An often overlooked aspect of training among runners is the importance of running strides. It seems everyone is aware of how strides can help, yet so many ignore them in their routines.
Running strides can help you improve as a runner in several different ways. While overlooking them is easy, it is a big mistake for everyone who wants to become stronger and faster. If you are unsure about how to incorporate them into your training, read on to learn all about strides.
Strides in Running Explained
Strides are among the simplest elements of running training. Sometimes referred to as striders or accelerations, running a stride merely means accelerating your pace up for about ten seconds before decelerating back down to an easy jog. It’s that easy.
The exact specifications of a correctly executed stride will vary depending on who you ask. But the gist of it will be consistent: A stride is a short burst of pace. The aim is to run fast but in a relaxed manner. And the whole thing should be over in between 15 to 30 seconds. Afterwards, make sure that you recover fully before attempting another one.
The Benefits of Running Strides
Incorporating strides as a staple of your running training will yield many benefits. The most obvious and specific element is that the fast pace of a stride will help you become a faster runner. As long-distance runners, we tend to focus on endurance and neglect faster paces in our training.
Strides are the easiest way to improve on the one-sided endurance focus of your training. The neuromuscular stimuli of running at comparatively quick speeds will give your body a different challenge, and help you become a more rounded runner.
Become a More Efficient Runner
Furthermore, running strides help you run more efficiently and improve your running economy. The exact science behind running economy is yet be understood fully, but legendary running coach Jack Daniels has a theory. In his book Running Formula, he suggests that fast running improves efficiency because it trains the body to recruit an effective combination of muscle fibres.
Pfitzinger and Douglas build on this in their book Advanced Marathoning, and postulate:
Strides may train your muscles to eliminate unnecessary movements and maintain control at fast speeds. These adaptions may translate to improved economy.
I can attest to this from my personal experiences as well. After adding strides to my regular training regimen, I noticed a significant improvement in my running form. I started to feel more comfortable and controlled, regardless of which pace I was running. And, notably, it helped me reduce “slouching”, and I could instead maintain a more upright posture at all speeds.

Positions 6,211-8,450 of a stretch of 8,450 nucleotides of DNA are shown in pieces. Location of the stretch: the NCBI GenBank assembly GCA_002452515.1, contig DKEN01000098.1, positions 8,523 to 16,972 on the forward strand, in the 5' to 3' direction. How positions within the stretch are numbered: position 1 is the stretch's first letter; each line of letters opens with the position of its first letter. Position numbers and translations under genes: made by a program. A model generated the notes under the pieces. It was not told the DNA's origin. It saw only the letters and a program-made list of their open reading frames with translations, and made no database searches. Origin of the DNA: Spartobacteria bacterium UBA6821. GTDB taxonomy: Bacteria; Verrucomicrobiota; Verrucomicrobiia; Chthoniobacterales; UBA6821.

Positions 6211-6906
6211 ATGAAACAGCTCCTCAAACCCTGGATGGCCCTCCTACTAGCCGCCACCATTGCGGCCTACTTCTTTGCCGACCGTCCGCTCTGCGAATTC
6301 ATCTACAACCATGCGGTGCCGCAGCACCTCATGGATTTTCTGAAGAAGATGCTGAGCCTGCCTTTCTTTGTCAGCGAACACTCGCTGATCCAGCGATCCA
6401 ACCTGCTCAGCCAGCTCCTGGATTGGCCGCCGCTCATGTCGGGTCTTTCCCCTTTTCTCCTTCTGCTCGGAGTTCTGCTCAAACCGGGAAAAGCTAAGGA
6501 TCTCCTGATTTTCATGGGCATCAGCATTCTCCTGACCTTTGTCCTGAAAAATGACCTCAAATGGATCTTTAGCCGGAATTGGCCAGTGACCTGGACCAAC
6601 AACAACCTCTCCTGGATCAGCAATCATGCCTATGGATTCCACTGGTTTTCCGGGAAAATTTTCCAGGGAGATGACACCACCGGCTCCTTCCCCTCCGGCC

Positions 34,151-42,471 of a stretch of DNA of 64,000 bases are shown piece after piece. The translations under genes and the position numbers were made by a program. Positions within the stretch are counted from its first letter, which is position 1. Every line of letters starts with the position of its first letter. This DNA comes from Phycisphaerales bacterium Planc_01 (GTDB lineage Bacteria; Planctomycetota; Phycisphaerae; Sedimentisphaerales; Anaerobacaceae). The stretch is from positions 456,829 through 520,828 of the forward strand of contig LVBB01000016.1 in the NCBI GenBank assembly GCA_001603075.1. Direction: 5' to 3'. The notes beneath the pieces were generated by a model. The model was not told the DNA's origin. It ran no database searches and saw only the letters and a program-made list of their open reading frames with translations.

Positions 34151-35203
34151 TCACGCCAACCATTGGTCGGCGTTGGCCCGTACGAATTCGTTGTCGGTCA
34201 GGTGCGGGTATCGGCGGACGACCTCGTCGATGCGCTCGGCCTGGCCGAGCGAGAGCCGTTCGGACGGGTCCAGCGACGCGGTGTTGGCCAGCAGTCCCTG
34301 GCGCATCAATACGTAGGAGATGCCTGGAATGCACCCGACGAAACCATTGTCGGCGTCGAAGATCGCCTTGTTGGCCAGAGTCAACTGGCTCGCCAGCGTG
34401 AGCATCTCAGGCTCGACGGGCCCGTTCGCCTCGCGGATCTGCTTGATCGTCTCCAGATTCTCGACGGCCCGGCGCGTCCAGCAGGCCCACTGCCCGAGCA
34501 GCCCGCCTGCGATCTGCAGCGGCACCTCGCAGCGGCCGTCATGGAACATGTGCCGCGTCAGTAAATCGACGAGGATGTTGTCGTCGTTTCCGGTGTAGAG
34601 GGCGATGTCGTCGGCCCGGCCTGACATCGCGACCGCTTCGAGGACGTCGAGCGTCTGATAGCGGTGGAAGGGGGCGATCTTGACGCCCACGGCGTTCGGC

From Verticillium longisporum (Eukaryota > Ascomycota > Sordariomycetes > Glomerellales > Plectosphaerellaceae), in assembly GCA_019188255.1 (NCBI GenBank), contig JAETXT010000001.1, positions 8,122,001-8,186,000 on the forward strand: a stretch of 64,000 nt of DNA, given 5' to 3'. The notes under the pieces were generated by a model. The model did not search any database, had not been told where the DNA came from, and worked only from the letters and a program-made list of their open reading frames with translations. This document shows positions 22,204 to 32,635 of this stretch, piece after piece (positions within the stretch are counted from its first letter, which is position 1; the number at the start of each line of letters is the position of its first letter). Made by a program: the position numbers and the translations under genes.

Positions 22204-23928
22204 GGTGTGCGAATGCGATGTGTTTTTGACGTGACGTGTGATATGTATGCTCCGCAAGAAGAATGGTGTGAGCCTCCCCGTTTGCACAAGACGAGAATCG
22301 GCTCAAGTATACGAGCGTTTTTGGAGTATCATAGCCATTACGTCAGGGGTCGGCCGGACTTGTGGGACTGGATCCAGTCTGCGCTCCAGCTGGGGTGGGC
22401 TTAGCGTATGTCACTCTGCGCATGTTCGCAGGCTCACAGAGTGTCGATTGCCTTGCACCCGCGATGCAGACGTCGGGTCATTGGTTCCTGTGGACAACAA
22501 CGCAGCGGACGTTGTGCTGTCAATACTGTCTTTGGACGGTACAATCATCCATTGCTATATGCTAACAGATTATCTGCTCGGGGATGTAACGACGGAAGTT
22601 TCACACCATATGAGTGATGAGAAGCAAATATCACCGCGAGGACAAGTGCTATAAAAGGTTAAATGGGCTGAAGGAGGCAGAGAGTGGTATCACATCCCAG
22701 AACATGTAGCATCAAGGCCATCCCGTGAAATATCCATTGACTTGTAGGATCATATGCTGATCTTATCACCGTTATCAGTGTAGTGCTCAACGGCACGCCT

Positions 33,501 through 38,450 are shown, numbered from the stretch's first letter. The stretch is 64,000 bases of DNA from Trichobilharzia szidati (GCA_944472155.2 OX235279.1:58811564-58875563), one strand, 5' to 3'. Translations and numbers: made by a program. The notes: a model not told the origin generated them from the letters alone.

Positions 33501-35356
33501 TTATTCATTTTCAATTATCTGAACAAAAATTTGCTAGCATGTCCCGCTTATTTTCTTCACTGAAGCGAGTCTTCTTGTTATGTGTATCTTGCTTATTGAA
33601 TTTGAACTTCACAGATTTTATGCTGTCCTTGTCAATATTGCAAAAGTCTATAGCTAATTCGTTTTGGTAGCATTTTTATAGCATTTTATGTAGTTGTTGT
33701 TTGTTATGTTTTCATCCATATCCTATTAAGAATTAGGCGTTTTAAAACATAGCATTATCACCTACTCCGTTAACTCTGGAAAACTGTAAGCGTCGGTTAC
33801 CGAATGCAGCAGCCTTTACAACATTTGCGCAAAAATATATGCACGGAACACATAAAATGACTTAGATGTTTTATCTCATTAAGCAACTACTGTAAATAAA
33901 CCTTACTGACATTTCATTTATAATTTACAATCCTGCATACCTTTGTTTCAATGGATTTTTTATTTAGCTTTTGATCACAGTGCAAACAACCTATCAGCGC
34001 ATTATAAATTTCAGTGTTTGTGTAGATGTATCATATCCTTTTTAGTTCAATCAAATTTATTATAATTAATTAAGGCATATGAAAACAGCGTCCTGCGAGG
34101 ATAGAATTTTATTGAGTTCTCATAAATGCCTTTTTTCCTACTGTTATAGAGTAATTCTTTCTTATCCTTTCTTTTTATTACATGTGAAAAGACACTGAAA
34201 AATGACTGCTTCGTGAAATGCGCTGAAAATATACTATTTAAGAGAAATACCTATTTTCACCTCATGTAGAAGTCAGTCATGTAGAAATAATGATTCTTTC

A less talked about aspect of strides is that they aid and speed up your recovery. I first encountered this theory from Norwegian former elite runner Sindre Buraas, speaking on the Breaking Marathon Limits podcast.
Buraas, a 13:11 5000 meter runner, talked about how he viewed strides as an essential part of his training. He encourages runners to incorporate them into every single easy and recovery run, as he believes they help speed up your recovery.
The theory is that you can “flush” your muscles from the residual byproducts of hard training with short bursts of faster running. In turn, this will improve your recovery rate. Although scientific research on the matter is in short supply, many runners will report anecdotal experiences to back up this theory.
How to Run Strides
Apply the following pointers to ensure that you are maximising the effects of your strides:
- Run your strides on a flat stretch of road or a track
- Start from a jogging pace, and accelerate in a controlled fashion
- Focus on running in a controlled manner rather than as fast as possible
- Your back should be close to straight with only a small forward lean, your arm swing relaxed, and your knee drive should be high
- If your arms and hands tense up, you are running too fast
- Instead of looking at your watch to determine when to stop, count to 15 on the inside
- Recover fully from each stride before starting another one
When You Should Run Strides
Strides should be a part of your aerobic and recovery runs. As you begin incorporating strides, do them at least once per week. And as you progress and get used to the new type of load, aim to do them two or three times per week.
For newer runners just getting started with strides, I would recommend limiting the number to four per run. After the first month, you can increase to five or six, before settling on between six and eight per run.
Some runners and coaches are adamant that you should only do strides after finishing your run. I have yet to see a compelling argument why. The important thing is that you wait until you are warm and loose before you do them. Beyond this, you can do your strides in the middle or towards the end of your run.
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